Computational media and my first sketch with P5.js

Computational media simply means, using computational power to manipulate tangible or intangible media.

On the first day of ICM class last week, we discussed the possibilities of computational media and some moral conundrums in technological progress. This was illustrated using a thought experiment, in which an automated car heading towards an impending collision has to decide between hitting either a group of people or a single person!
As a philosophical problem, it is seemingly unanswerable, as one would get lost in a moral labyrinth the moment one starts to put conditions on who the unfortunate people/person could be. For example, the group of people could be fugitive criminals and the individual person could be a kind philanthropist.
Should you then choose to self-destruct? And what if the passengers are innocent kids?
Anyway, as a designer, I would resist indulging in philosophical puzzles and instead treat this conundrum as a ‘use case’ to think of possible ways to solve these problems. Mega issues like these which lie in the civil domain need intervention on multiple levels, including infrastructure development, city planning, policy making, civil engineering, etc. In a well-designed world, such a dilemmic situation shouldn’t arise. Perhaps in the future, all of our road infrastructure will be tiered with separate highways for different modes of transport or maybe separate concealed lanes for driverless cars.
Computational power is sufficiently developed for driverless cars to watch traffic or obstacles much further in space by using satellite imagery, and algorithmically calculate their trajectories ahead of time to avoid collision.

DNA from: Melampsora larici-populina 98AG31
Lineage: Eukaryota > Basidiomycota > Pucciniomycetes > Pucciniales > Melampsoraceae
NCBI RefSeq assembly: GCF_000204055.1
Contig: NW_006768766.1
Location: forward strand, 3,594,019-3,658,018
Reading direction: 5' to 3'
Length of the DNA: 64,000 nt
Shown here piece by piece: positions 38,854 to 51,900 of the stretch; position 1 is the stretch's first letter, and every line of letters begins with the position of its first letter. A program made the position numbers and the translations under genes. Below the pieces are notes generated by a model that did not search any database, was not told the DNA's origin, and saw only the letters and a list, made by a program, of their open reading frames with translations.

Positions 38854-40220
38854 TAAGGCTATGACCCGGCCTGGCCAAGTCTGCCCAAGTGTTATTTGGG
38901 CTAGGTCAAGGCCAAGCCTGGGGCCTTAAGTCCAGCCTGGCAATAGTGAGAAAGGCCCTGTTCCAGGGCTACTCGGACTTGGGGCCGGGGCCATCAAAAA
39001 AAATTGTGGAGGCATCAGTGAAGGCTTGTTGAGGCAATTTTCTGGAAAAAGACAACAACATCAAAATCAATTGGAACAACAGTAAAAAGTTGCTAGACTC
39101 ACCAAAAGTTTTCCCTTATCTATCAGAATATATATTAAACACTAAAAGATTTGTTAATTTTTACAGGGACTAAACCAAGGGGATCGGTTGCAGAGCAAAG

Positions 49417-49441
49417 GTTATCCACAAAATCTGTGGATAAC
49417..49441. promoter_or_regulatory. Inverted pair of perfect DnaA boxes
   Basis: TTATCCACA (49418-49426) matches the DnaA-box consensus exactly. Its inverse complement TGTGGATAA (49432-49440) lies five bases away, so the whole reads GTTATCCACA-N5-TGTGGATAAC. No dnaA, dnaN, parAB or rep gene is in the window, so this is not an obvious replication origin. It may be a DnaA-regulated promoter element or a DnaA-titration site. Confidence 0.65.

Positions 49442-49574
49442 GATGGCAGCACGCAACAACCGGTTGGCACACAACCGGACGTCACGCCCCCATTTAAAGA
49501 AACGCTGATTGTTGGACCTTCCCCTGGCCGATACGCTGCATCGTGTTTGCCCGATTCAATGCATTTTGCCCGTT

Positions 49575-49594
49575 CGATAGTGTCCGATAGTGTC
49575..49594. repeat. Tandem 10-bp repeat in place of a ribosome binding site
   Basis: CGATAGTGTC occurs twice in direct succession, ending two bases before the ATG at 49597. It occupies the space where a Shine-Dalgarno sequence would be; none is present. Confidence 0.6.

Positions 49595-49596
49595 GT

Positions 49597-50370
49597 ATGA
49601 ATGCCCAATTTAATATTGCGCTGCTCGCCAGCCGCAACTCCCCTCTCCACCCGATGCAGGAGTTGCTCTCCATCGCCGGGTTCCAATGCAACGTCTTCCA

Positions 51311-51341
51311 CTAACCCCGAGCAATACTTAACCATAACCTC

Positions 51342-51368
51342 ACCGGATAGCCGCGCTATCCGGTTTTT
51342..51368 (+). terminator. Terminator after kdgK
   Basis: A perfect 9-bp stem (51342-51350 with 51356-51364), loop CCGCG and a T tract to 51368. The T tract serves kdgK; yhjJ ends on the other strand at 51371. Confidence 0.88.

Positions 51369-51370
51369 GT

In the future, I wish to be in a position where I’ll get to deal with problems of such magnitude, both in terms of scale and complexity. I am fascinated by the physical scale of things for its immersive/emotive impact and a kind of surreal experience it sometimes creates. I particularly recall two new-media projects dealing with scale on a macro and micro level respectively-

Squidsoup is a digital arts group from UK, they often combine sound, space and virtual worlds to create immersive experiences. Pictured above is one of their famous pieces called submergence. It is a monumental 3D grid of LEDs which can visualize animations in 3Dimensions. Follow the link above to see it in action!

 

A weird yet brilliant project using a cheap EEG device and Arduino to control paramecium bacteria.
Sinister or not, is open to debate but I find it fascinating to see technology being used to manipulate our natural world with sheer will, in real time!

 

Having a product design background, I am also interested in using code to shape 3D form. I love the work of Zaha Hadid studio that uses generative design to conceptualize gigantic buildings which are extremely fluid and organic. Nervous System is another one of my favorite studios which combine organic generative design and digital fabrication methods.

 

First P5.js sketch

So with big hopes and lot of excitement I took baby steps toward mastering Javascript by making my first ever sketch using P5.js. I thoroughly enjoyed the process but was a bit annoyed with having to gauge where the shapes would lie in a coordinate system, mainly because the coordinate points were at the scale of pixels! I am too used to using Photoshop for visual design work so the lack of an intuitive interface for arranging visual elements was a bit frustrating!

Although, later I discovered a simple workaround to this issue on Carrie’s blog which is to simply draw the shapes in illustrator first to get the exact coordinates.
Capture3

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